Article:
One of the central themes of Gene Healy’s terrific book Cult of the Presidency is that the more U.S. presidents have exceeded their constitutional authority (that is, broke the law) the more enamored historians seem to be with them.
A new paper by David Henderson and Zachary Gochenour makes a blunter point:
In this paper we consider commonalities between highly ranked presidents and compare plausible determinants of greatness according to historians. We find that a strong predictor of greatness is the fraction of American lives lost in war during a president’s tenure. We find this predictor to be robust and compare favorably to other predictors used in previous historical research.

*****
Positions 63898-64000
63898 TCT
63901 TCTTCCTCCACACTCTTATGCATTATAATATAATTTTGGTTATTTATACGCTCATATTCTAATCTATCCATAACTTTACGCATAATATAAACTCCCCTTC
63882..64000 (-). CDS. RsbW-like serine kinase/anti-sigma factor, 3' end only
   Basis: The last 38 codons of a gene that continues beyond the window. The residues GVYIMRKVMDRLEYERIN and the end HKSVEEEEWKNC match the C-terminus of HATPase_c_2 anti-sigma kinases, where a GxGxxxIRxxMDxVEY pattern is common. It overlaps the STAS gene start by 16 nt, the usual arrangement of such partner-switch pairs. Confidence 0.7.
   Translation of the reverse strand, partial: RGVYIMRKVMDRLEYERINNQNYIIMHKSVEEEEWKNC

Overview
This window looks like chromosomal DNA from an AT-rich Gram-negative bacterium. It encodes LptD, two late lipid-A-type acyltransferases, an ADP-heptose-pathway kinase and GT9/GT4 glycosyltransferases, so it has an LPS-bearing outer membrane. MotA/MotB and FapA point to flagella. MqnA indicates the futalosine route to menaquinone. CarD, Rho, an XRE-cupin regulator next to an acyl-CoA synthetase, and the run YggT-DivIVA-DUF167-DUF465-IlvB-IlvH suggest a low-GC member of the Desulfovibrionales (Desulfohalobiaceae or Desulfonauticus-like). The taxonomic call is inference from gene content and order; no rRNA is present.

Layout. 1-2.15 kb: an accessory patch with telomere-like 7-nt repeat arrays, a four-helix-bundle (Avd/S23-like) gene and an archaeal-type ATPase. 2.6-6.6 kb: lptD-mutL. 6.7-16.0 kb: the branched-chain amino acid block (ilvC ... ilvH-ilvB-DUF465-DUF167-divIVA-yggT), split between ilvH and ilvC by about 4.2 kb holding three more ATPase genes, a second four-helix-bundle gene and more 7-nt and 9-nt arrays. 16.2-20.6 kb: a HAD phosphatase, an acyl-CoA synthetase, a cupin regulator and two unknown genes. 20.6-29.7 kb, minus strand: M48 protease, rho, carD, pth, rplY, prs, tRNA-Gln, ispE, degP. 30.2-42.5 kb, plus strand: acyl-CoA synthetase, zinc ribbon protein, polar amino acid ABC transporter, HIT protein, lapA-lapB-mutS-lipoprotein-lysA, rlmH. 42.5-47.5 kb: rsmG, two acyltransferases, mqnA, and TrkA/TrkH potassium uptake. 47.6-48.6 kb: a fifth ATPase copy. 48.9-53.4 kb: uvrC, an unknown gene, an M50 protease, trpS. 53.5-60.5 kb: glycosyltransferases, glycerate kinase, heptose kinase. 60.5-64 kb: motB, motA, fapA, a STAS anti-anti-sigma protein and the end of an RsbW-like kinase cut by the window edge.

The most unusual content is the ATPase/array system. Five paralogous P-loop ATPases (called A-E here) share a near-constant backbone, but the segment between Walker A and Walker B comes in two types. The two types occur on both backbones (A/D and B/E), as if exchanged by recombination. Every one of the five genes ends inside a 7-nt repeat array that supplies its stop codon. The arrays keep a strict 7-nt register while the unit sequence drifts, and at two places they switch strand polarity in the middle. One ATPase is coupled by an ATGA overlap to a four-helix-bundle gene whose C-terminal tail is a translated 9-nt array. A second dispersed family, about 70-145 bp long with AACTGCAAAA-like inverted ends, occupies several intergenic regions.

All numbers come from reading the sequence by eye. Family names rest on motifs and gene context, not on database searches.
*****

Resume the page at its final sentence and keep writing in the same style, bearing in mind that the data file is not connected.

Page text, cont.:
I’ll always remember Bill Clinton’s lament that history robbed him of potential greatness by not giving him a world villain to fight.